George Soros: Is China Becoming the US of 2008?

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Part 3
George Soros: Is China Becoming the US of 2008? PART 3 OF 4

China’s Real Estate Bubble: George Soros Shows Why It Will Burst

China’s real estate bubble

According to George Soros, the Chinese property and construction bubble could grow and feed itself like in the United States in 2005–06. The bubble will keep growing until it becomes so large that it’s unsustainable. He also pointed out that monetary stimulus can extend the timeframe, but ultimately, the bubble has to burst. As we discussed in the previous part of this series, China’s recent economic growth was in line with expectations. It was mostly driven by stimulus measures.

China&#8217;s Real Estate Bubble: George Soros Shows Why It Will Burst

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Credit cycle

Soros also pointed out that last ten years of the credit cycle required more credit to sustain growth in the US economy (VOO)(IVV)(IWM). He thinks this is happening now in China. The image above shows the credit cycle’s phases—the expansion and contraction of people’s access to credit. Central banks (KBE)(XLF) play a key role in this process.

During the expansion phase, banks give consumers loans, which improves business. Slowly, the credit spreads widen, more borrowers get access to loans, and credit increases. This process not only improves business conditions but also creates an asset bubble of high credit. When this bubble bursts, economic risk increases, defaulters increase, and credit starts to contract. Soros points out that this Chinese real estate bubble will burst sooner or later, fueled by credit growth.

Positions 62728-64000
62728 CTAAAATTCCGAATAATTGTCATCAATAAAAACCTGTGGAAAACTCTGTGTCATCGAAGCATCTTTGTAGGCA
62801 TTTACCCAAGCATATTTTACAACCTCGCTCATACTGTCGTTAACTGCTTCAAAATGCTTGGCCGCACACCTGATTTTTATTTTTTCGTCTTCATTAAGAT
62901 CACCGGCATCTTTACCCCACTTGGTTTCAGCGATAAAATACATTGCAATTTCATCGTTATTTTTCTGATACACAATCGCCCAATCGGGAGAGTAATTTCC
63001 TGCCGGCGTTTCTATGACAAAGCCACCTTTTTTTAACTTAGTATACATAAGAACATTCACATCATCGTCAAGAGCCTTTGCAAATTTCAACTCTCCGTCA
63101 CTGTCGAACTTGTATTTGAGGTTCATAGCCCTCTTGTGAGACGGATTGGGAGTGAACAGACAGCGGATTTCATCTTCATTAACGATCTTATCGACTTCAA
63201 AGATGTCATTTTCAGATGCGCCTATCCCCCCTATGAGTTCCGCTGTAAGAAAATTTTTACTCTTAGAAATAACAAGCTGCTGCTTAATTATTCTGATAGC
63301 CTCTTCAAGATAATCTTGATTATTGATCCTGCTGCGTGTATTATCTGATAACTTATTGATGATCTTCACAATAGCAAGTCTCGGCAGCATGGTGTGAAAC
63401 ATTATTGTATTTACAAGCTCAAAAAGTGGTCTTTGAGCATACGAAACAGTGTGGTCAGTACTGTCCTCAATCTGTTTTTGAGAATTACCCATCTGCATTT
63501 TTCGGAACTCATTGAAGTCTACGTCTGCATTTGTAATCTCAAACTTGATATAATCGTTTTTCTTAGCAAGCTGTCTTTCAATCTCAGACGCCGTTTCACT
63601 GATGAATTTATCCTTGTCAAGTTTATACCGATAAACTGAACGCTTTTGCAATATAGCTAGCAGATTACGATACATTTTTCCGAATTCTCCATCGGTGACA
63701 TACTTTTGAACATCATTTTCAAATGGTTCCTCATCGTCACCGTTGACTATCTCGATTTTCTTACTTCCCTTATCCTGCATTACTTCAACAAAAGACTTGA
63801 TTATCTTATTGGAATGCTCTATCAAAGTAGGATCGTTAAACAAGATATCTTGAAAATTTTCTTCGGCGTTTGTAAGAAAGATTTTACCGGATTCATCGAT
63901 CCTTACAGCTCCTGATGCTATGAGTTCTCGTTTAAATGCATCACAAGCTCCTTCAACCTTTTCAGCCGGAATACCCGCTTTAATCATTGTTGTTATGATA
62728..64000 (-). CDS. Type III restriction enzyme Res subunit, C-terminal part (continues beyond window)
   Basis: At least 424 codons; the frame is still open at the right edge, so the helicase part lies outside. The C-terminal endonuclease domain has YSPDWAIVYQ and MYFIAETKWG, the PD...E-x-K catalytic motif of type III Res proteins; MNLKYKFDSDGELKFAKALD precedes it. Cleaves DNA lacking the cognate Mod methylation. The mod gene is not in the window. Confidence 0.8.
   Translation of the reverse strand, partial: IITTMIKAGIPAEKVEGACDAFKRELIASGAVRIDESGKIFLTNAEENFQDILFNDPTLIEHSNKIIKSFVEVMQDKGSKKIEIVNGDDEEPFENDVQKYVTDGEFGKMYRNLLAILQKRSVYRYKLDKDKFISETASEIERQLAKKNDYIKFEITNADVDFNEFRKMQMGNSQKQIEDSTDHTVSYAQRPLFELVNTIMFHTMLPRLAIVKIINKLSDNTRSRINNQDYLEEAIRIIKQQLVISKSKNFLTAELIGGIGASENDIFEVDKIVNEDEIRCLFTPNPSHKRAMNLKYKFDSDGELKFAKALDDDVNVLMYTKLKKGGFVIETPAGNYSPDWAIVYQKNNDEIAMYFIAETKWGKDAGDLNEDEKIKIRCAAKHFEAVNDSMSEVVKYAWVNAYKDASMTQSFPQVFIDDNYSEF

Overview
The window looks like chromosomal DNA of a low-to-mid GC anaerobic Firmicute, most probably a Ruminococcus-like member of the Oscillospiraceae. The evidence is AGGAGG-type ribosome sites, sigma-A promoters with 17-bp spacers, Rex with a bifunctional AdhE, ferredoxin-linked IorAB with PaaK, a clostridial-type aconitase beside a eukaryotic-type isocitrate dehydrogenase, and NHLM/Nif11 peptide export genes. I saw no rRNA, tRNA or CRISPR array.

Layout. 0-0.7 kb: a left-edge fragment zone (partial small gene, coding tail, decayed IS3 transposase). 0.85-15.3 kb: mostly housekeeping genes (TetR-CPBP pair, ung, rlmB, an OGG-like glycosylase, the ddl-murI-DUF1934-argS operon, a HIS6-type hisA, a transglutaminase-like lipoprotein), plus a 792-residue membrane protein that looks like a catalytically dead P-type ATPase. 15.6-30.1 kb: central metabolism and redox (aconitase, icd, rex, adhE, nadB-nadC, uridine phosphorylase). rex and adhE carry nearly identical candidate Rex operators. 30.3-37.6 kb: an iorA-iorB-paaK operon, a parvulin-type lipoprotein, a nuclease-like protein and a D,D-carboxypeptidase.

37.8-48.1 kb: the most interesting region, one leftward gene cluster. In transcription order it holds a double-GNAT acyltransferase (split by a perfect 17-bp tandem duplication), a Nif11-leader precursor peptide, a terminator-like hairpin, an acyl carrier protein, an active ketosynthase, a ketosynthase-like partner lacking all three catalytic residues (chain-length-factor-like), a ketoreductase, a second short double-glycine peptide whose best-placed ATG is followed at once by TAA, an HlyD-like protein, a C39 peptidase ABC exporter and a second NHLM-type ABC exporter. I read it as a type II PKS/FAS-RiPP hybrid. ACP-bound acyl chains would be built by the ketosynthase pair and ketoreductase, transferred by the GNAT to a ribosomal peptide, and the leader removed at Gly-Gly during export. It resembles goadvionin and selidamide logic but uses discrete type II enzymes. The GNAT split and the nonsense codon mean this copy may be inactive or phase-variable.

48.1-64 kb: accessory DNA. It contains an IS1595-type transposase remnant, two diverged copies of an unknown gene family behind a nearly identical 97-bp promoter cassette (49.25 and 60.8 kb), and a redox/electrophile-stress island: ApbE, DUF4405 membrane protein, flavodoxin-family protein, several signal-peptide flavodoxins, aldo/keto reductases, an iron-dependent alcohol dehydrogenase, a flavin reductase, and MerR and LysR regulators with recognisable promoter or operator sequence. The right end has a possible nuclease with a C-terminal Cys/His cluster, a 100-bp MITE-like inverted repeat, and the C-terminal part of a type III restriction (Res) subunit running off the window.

Recently, the China Banking Regulatory Commission said that Shanghai banks couldn’t cooperate with six mortgage brokers for a month, as punishment for violating lending policies, according to a report published by Forbes. These violations could correlate with the excessive pressure on real estate industries to monetize blocked investments.

In the next part of this series, we’ll analyze Qu Hongbin’s, an economist at HSBC Holdings (HSBC), current stance on the Chinese economy.


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